Highlights from Chapter 3:

Funding and Costs

Securing funding from all available sources is a necessary and critical step to achieve our goal of delivering high-speed passenger rail service. State and local funding alone are not enough to achieve our goal, and federal support continues to be as important today as it has been in the past. What has changed is the federal funding landscape. This chapter outlines current state funding the Authority has already secured, as well as federal funding that has been secured and possible additional future sources. It presents a brief history of high-speed rail funding in the context of other transportation modes and also discusses potential opportunities for local and regional funding and the current state of private-sector finance.

This chapter also presents updated cost estimates for the 171-mile high-speed rail segment connecting Merced, Fresno and Bakersfield, as well as a detailed cost estimate for the 119 miles between Madera and Poplar Avenue in the Central Valley where construction is well underway. Cost estimates for Northern and Southern California, including an updated estimate for the San Francisco to San José project section, are presented, as is a revised estimate for the full 500-mile system linking San Francisco to Los Angeles/Anaheim.

Currently Available, Authorized and Future Funding

chart showing available, authorized and future funding

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This chart provides an overview of the current and projected funding available to the program through 2030. It provides a summary overview and component elements of the available funding. The total amount of identified revenue for the capital program is currently estimated in the range of $23.5 billion to $25.2 billion, assuming a Cap-and-Trade annual revenue range of $750 million to about $1.0 billion per year.

$17.4 billion in currently available funds includes $3.5 billion in ARRA, FY 10, RAISE and brownfields federal dollars, $5.4 billion Cap-and-Trade actual funding through Nov. 2022 and $8.5 billion Prop 1A appropriated funds. Future Cap-and-Trade funding ranges from $6.0 billion to $7.7 billion. There is an $8.0 billion target for future federal grant dollars.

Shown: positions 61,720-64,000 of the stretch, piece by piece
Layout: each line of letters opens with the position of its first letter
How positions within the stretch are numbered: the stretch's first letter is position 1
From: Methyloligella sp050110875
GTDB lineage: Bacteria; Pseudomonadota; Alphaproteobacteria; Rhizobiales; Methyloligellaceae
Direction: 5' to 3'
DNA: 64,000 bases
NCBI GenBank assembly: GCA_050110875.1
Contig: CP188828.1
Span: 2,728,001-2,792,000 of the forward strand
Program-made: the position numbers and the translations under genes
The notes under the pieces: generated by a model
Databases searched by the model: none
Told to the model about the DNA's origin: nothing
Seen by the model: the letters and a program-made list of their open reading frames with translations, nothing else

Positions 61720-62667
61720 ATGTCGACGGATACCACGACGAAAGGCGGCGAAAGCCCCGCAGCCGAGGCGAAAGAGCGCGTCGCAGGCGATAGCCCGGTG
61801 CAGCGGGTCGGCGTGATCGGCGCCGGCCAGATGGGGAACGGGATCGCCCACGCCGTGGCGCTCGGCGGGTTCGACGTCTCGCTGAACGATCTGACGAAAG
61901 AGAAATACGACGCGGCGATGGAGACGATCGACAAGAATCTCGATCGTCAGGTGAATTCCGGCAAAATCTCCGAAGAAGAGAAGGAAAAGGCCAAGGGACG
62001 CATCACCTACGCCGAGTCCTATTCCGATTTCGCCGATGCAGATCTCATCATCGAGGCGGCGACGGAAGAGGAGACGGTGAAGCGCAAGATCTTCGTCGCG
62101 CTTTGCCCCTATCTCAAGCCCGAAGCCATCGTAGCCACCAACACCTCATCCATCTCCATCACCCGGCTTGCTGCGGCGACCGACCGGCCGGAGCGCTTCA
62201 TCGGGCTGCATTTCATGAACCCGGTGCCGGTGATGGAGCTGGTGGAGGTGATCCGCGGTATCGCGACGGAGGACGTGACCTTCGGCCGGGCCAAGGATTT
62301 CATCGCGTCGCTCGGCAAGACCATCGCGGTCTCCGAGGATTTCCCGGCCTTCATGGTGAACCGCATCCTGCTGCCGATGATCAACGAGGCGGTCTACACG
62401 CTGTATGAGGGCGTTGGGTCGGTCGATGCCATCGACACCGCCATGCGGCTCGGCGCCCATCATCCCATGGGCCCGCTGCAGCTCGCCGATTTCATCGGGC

Key Facts

The total amount of identified revenue for the capital cost program is currently estimated in the range of $23.5 billion to $25.2 billion, assuming a Cap-and-Trade annual rev­enue range of $750 million to $1.0 billion per year.

As part of the 2022 Budget Agreement, Cap-and- Trade funds are prioritized for existing commitments and for finishing the Merced to Bakersfield segment.
Our costs for the Merced to Bakersfield segment are estimated between $32.1 billion and $35.3 billion.
We still consider the federal government to be a critical partner in the ongoing development of the California high-speed rail system. As the Bipartisan Infrastructure Law (BIL) was proposed, and then passed, we have been highly focused on understanding and analyzing the funding programs within it that could provide further resources to program expansion. The result is an Authority federal funding strategy that aligns very closely to federal policy goals and that we believe can meaningfully contribute to the further development of this program.

Summary of Federal Funding Roadmap


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The Authority’s federal funding roadmap summarizes the federal grants received to date and the target for new federal funding under the BIL grant opportunities through 2026. It shows $3.5 billion received from 2009 through 2016 from two past primary funding programs ARRA and FY10. Over the last two years another $49 million has been received from two RAISE grant awards. The goal is to reach up to an additional $8.0 billion through multiple federal awards from future RAISE, Federal/State Partnership, Corridor Identification and Development, RCE, CRISI and MEGA grant programs under the BIL. Currently, $303 million has been requested under pending RCE and CRISI grant opportunities.

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